Peeling the layers to unravel Chef Soumyen’s success story
Disclaimer – This is not a restaurant review. The owner didn’t pick up my tab at the end of the meal nor did one dine there anonymously with the intention of critiquing the eatery. But my friends (Sue and Nathan Cope) and I were seriously impressed when our waiter asked whether we wanted the order of medium rare steak “to lean more towards the rare or medium side?”, followed with “on a scale of 1 to 10, how spicy would you like your beef?” The three of us have travelled to the far-flung corners of the world and eaten in several Michelin star establishments, and even there we did not encounter such incredible waiterly precision. So when our food order (blue cheese soufflé, fillet steak with blue cheese sauce, coconut-crusted fish with Malibu rum and beef paprika) surpassed the heightened expectations brought on by the stellar service, I decided it was time to pick the brains of the man under the toque (chef’s hat).
Enter Calcutta born Soumyen Chakraborthy, owner of Chef Soumyen Kitchen in Calangute. He has very non-Bengali eating habits, for he doesn’t eat beef and dislikes fish – this may amount to blasphemy in some Calcutta homes. “I grew up near the Bihar border so my favourite meals are simple vegetarian fare like rajma chawal (red kidney beans with rice) and sattu (uncooked gram flour mixed with onion and spices). My mouth is salivating just talking about them!” We are ensconced in his office inside the restaurant which is painted in sunflower yellow, with burnt orange chairs and maroon satin runners against white tablecloths. Wincing at the last choice, I boldly voice my disapproval and he surprises me with “you’re absolutely right but my patrons prefer the clash of colours.”
Hailing from an army background, he grew up wanting to be an air force pilot. Alas Chakraborthy senior put his foot down and so “I sulked for a year by taking off on a backpacking journey in the hills.” Returning still disillusioned, he took a crash course in food service and ended up at the ITC Hotel in Calcutta. “And that’s where my life changed.”
The higher-ups felt he was destined for a gastronomic career and convinced him to enrol at the renowned Dadar Catering College in Bombay. By 1992, he was playing a prominent role in the kitchens of the Taj Gateway Hotel. All of a sudden, Soumyen started feeling restless and bravely decided to chuck it all to work as senior chef on the British luxury liner P & O. “Unless you travel, you will never learn anything new”, he states emphatically.
Chef Souymen’s signature steak
True to form, some years down the road, a telephonic offer to start a restaurant from ex-cooking buddy Virendra Singh (currently running A Reverie) tempted him to reinvent himself in Goa and set up After Eight (now operating as After Seven). In 2007, Soumyen felt it was time to throw caution to the wind again by venturing out on his own, even though he was sternly advised to bide his time. “My wife Rajrupa is the only one who stood by me and my success today is largely due to her support.”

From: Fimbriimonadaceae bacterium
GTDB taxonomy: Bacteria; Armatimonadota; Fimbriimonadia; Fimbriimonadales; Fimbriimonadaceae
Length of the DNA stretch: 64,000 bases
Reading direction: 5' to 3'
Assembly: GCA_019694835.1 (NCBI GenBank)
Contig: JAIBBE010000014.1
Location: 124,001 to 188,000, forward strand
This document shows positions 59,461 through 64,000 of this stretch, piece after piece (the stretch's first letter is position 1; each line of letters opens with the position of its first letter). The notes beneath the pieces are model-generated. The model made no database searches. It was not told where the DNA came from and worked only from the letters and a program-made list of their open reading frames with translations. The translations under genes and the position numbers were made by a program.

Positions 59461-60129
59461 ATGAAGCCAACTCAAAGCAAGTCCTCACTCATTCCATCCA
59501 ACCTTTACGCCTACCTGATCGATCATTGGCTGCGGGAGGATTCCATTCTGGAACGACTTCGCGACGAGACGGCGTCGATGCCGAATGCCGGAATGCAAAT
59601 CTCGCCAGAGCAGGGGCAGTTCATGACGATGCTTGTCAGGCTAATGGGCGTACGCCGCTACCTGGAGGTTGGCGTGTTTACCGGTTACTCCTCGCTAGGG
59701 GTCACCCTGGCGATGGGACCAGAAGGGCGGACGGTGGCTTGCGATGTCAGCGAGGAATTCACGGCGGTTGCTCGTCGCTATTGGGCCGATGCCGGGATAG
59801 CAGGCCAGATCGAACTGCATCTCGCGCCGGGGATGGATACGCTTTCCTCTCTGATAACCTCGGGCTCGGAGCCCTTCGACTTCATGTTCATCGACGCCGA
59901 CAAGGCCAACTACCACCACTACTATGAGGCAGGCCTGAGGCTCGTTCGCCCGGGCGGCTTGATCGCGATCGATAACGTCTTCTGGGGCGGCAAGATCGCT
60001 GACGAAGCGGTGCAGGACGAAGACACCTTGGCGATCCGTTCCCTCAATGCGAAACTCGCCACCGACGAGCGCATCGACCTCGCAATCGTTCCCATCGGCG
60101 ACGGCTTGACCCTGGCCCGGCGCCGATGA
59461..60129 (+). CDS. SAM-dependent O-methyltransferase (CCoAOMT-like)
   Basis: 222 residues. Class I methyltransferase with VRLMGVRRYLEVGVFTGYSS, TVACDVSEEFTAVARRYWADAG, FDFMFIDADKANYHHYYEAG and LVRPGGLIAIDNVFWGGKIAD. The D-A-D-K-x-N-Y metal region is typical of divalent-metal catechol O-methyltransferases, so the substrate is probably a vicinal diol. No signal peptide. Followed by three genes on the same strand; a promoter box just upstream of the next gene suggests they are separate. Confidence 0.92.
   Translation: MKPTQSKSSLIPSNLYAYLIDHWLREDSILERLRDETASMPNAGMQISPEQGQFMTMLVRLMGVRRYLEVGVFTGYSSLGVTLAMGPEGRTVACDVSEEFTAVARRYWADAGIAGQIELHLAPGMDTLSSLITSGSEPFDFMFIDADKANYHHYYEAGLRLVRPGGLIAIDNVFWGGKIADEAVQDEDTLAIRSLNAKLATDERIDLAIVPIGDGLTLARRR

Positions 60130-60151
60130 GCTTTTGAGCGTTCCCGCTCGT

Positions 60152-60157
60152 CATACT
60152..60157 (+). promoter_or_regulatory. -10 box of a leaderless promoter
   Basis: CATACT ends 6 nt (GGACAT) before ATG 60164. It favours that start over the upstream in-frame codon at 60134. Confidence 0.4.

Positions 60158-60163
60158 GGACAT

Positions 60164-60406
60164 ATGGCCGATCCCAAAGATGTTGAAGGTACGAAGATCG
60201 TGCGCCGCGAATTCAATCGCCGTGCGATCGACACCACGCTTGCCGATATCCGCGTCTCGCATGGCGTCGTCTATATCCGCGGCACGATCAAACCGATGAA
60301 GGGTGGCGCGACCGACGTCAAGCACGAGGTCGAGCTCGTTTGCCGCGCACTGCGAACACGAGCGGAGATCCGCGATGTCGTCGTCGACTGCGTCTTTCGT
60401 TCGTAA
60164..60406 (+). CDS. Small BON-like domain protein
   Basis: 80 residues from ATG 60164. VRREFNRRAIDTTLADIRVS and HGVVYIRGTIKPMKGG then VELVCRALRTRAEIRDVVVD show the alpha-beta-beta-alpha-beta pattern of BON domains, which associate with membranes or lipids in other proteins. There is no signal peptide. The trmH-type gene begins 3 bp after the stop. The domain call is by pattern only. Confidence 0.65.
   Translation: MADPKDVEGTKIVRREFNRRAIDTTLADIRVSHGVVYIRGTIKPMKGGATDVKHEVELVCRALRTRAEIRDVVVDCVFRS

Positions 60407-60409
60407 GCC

Returning to the scene of the crime, Soumyen cites some of the popular dishes. Chicken prepared with three secret sauces, covered with cheese and then gratinated, Rum Lemon Prawns and the piece de resistance for moi, Hot Chocolate and Brandy Soufflé – truly quality cellulite folks. “I’ve tried introducing new items on the menu but the regulars get upset with me so my only option is to play around with the sauces and make subtle changes. But my real dream is to have a place with cuisine from the four corners of India: East – Assam, Calcutta; North – Punjab, Haryana; West – Konkan belt; and South – Tamil Naad. It would then be up to the guests to combine the regions in any way they fancy, eg appams (rice flour pancakes from the South) with butter chicken from the North. But what if it turns out to be unappetising, I ask cheekily. “It can’t and won’t; I believe in myself and I know I can make it work!”
On a personal front, given a choice, he would opt for daal (lentils) with naan any day of the week. I probe him for his favourite dining venues; “Delhi Darbar and Moti Mahal for North Indian fare and Florentine for their chicken cafreal. Unfortunately, I don’t get a chance to try the new spots because they all close for the season just when my time frees up as we shut from April to October as well.” This year, Soumyen has plans to teach a course in continental cooking during his time off, which will enable students “to open a small 20-seater eating joint of their own – that’s my guarantee.”
So what’s the real secret of his success? “First, it’s about how you behave with and treat people. I like to share the decision-making process with my staff and work with them at a horizontal level, not vertical.”
He informs me that the restaurant foots the air travel bill when some of the sous chefs go on a family holiday. “They’ve been with me for over 15 years and are lovely lads.” Second, Chef S feels that the food should talk to you – “I believe in catering to the individual taste. Each dish should be personalized depending on the patrons’ perception and that’s why I’ve trained the staff to ask pertinent questions. For example, I think a medium rare steak should be more on the rare side.”
All this talk of food glorious food has set off serious hunger pangs so I wrap up. Chef Soumyen leaves me with a wide smile and a healthy recipe – “Eat at least one raw beetroot everyday. It will leave you feeling fresh.” Thanks for the tip Chef!
Chef Soumyen Kitchen is located opposite Jammbleshwar Temple
Gauravaddom Calangute Goa
Tel: 91 832 2276160